Abstract

The reservoir formation in a major oilfield in South of Iraq is highly fractured. The operator has set as requirement that any losses had to be cured before drilling ahead. Whenever losses are encountered, drilling is stopped to cure the losses, most of the times spotting at least four cement plugs before drilling ahead are required. The current process leaves the well in an underbalanced condition for a long time posing well control risk. It was necessary to come up with an optimized solution that reduces this exposure.

Drilling the entire reservoir formation to expose all loss zones before spotting cement plugs to cure all the losses was the first step taken. Secondly, since encountering total losses across the reservoir formation was inevitable, redesigning the cement slurry formulation was an objective. Many alternative designs were proposed but were disqualified as some of the chemicals or fibers were not bio-degradable causing some damage to the reservoir. After a consensus between all parties, it was proposed to introduce temperature-degradable fibers into the cement slurry. Pilot tests were performed at maximum anticipated downhole temperature which proved successful.

The analysis results from the lab were approved and one well was assigned for the field test of the proposed solution. The selected well was drilled to expose all the loss zones, losses were encountered as expected, cement slurry incorporated with temperature degradable fibers was spotted which resulted in all the losses getting cured at the first attempt. This solution was tested in all subsequent wells drilled on the field achieving the same successful result. This solution has since been adopted for curing total losses encountered across the reservoir formation in this field as it ensures that less time is spent on curing losses, less cement material is consumed and those wells are delivered quicker and at reduced cost. This solution has led to average savings of approximately 5 days per well drilled subsequently on this field. Previously it took an average of 166 hours to restore fluid well control barrier (see wells 1 and 2 in figure 2), these days in 52 hours fluid well control barrier is fully restored barrier (see wells 3 and 4 in the attached image). Well control risk is greatly reduced.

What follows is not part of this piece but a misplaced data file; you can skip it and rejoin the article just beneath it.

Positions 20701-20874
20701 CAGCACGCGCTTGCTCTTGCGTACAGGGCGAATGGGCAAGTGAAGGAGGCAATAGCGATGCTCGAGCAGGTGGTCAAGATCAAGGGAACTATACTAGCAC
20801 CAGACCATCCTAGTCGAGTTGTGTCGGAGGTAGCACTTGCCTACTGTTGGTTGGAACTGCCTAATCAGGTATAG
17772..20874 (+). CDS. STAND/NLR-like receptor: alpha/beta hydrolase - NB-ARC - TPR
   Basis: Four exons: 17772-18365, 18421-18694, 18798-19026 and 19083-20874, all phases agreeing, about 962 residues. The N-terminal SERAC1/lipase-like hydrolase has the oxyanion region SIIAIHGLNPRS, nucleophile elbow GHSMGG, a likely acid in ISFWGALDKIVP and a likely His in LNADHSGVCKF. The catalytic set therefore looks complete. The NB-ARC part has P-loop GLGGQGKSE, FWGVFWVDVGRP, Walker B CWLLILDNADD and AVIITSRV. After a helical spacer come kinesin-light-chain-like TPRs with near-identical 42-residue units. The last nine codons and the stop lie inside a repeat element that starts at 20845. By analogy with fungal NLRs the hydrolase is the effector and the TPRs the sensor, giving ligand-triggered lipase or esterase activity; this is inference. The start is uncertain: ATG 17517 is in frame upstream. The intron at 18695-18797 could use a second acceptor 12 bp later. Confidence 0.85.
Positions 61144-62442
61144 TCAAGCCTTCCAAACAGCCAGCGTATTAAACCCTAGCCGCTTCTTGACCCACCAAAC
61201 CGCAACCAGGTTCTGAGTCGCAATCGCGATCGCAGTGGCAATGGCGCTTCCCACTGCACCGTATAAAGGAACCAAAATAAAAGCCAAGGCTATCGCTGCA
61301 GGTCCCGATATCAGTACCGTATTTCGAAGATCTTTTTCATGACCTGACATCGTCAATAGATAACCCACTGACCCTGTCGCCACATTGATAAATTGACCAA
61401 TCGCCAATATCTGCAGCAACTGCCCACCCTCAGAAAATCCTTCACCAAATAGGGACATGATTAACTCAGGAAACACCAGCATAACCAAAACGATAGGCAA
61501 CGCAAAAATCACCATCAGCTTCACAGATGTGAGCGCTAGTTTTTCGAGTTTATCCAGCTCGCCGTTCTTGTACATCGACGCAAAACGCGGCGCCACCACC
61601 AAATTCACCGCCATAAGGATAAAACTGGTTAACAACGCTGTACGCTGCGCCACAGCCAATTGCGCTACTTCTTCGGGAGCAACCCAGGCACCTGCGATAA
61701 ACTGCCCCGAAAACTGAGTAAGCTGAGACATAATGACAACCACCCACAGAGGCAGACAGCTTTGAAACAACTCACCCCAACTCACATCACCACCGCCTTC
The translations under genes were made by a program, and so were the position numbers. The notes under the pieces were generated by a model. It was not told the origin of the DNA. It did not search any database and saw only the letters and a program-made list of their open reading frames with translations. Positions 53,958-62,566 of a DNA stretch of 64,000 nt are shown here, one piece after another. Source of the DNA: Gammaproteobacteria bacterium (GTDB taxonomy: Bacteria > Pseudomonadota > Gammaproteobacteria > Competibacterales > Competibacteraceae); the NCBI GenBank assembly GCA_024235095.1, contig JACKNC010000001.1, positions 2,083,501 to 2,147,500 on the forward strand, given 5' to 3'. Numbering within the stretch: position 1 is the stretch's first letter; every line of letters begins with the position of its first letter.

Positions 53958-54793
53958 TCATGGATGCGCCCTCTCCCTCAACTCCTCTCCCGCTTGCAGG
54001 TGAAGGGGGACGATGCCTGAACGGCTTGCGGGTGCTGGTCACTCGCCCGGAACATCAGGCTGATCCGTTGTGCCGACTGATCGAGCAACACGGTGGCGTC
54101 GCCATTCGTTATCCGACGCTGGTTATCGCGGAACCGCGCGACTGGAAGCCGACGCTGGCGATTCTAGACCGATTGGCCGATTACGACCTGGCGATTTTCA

This paper will show how minor changes to operational procedure and improvement to conventional solutions can greatly impact well control and the quick restoration of well barrier element when drilling across highly fractured reservoir formation. It will also discuss the comprehensive analysis of the loss zones, the cement laboratory analysis, the trial jobs, the measures that were put in place to reduce operational risks in order to ensure that the job was executed successfully.

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